A plunging rupee may have scared foreign investors away from India's equity markets, but local institutions scent a buying opportunity.
The rupee has been one of Asia’s worst-performing currencies this year, losing about 12% against the US dollar by October 15. It hit a fresh low of 74.48 against the greenback on October 11.
The plunge has been driven by a rising current account deficit, climbing oil prices (India imports nearly 80% of the oil it uses), rising interest rates in the US and overall emerging market (EM) weakness, which has seen dollars flow back home, strengthening the greenback against most EM currencies.
Foreign investors have pulled a net $3.8 billion out of Indian stocks this year through October 12, as part of a global equity sell-off.
However, some local insurers argue this means it's time to jump in.
“We have actually been expecting a rupee depreciation on the back of rising crude [prices], a current account deficit, a strengthening US economy and rising interest rates from the Federal Reserve,” Sampath Reddy, chief investment officer of Bajal Allianz Life Insurance, told AsianInvestor late last month. "Hence we have been overweight on export-oriented companies and sectors."
Indian insurers don’t have direct foreign currency exposure in their portfolios, as they cannot invest overseas. However, it can still affect them through their equity exposure to Indian companies that earn some portion of their revenues offshore.
Reddy said the insurer had been recently buying company stocks of export-oriented sectors such as pharmaceuticals, IT services and other firms that export ancillary products to the US.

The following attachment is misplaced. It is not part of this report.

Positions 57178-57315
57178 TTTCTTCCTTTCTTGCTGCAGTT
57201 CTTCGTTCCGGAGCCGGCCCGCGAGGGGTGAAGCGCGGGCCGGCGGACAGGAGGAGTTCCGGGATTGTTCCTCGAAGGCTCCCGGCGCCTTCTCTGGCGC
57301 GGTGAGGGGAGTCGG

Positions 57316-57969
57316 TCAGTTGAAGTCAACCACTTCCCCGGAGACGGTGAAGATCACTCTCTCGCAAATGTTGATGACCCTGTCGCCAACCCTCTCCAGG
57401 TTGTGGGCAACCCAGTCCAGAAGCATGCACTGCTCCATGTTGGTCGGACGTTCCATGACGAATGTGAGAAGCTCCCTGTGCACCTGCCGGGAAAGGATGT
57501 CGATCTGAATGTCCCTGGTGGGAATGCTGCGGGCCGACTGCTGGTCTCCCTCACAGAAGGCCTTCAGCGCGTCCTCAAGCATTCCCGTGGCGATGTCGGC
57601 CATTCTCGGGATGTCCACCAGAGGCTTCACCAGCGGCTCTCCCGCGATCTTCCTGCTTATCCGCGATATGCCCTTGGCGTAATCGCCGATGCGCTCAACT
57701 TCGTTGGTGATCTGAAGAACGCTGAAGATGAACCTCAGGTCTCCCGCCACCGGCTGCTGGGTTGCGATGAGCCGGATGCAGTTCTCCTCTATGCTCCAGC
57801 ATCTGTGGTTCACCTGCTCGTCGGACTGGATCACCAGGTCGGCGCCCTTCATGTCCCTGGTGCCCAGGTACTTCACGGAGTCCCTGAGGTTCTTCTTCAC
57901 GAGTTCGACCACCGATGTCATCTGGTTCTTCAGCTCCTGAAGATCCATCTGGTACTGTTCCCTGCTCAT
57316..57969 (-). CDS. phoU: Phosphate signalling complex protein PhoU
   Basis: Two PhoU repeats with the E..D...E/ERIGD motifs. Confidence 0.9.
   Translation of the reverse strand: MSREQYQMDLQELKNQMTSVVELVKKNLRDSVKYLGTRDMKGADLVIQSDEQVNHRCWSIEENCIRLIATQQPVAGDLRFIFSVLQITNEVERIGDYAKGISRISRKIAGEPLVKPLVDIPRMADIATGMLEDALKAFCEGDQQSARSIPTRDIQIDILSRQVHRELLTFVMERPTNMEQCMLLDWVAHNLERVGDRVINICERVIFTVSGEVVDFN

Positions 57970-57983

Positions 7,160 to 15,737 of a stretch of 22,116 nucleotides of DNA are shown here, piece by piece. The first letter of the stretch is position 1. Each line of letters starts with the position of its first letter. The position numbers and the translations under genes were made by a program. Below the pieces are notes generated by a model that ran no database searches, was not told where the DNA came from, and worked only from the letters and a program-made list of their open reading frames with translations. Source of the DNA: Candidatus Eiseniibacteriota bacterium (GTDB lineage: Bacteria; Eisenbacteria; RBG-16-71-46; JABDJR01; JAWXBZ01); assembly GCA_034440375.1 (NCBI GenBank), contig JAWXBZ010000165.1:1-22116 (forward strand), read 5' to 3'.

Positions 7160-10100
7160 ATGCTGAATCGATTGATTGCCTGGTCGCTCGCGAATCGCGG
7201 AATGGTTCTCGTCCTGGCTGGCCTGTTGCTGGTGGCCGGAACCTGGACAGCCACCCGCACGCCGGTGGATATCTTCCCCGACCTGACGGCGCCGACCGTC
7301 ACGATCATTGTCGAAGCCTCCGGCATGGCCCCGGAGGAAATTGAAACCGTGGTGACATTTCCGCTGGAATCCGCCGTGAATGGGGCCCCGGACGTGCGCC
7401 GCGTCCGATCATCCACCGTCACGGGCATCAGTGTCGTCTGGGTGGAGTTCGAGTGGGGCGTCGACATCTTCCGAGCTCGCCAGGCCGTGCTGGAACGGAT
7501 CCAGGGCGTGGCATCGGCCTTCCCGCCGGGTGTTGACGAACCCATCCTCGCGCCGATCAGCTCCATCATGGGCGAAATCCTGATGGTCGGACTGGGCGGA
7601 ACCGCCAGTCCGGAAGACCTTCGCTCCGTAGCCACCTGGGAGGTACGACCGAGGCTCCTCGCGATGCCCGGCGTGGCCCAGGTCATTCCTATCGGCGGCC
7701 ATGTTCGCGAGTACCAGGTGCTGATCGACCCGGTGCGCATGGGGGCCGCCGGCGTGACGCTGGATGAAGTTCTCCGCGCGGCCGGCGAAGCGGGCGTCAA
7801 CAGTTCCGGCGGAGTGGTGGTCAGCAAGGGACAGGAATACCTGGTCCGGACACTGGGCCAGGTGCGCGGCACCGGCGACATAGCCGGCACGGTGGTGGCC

“They will likely surprise investors on quarterly earnings,” he noted, adding that the rupee movement has been an important consideration in making investment decisions recently.
About 20% of the insurer’s Rs519.7 billion ($7 billion) in assets under management is invested in equities. Bajaj Allianz is a joint venture between India's Bajaj group and Germany's Allianz.
It is estimated that exports of India’s IT services accounted for 83% of the industry’s revenues in 2017, while 50% of the revenue of the domestic pharmaceuticals industry come from overseas sales. A falling rupee will boost the local currency value of overseas sales for these companies, improving total revenues in rupee terms.
Sudhakar Shanbhag, CIO of Kotak Mahindra Life Insurance, shares Reddy’s views. “From a portfolio construction perspective, we have reasonable exposure to outsourcing themes like IT and pharma, which are based on the fundamentals of each business in addition to the currency risk/benefit these businesses carry,” he told AsianInvestor in late August.
In theory, the expected change in the exchange rate between two countries should equal the difference between interest rates in those two countries.Given the interest rate differentials between the US and India, most financial experts believe the Indian currency has to fall a few percentage points every year. The benchmark short-term interest rate (repo rate) in the US is below 1%, while in India it is 6.5%.
However, in reality, several other factors – such as rate of inflation, monetary policy expectations in both countries and geopolitics – tend to intervene, so the correlation between interest rates and foreign exchange rates is not always perfect.
Since the economic reforms of 1991, the rupee has weakened against the dollar at a compound annual growth rate of about 5%, noted Shanbhag. This sort of depreciation is not necessarily linear and must be considered in portfolio construction, he added.
The rupee’s sharp decline also prompted a raft of measures by the government on September 14 to encourage foreign investment in Indian bond markets and to make it less expensive for companies to borrow abroad.
But as a Moody’s report on September 24 noted, these measures are only likely to slow, not reverse, the Indian currency’s depreciation. For now, the rupee's slide is expected to continue.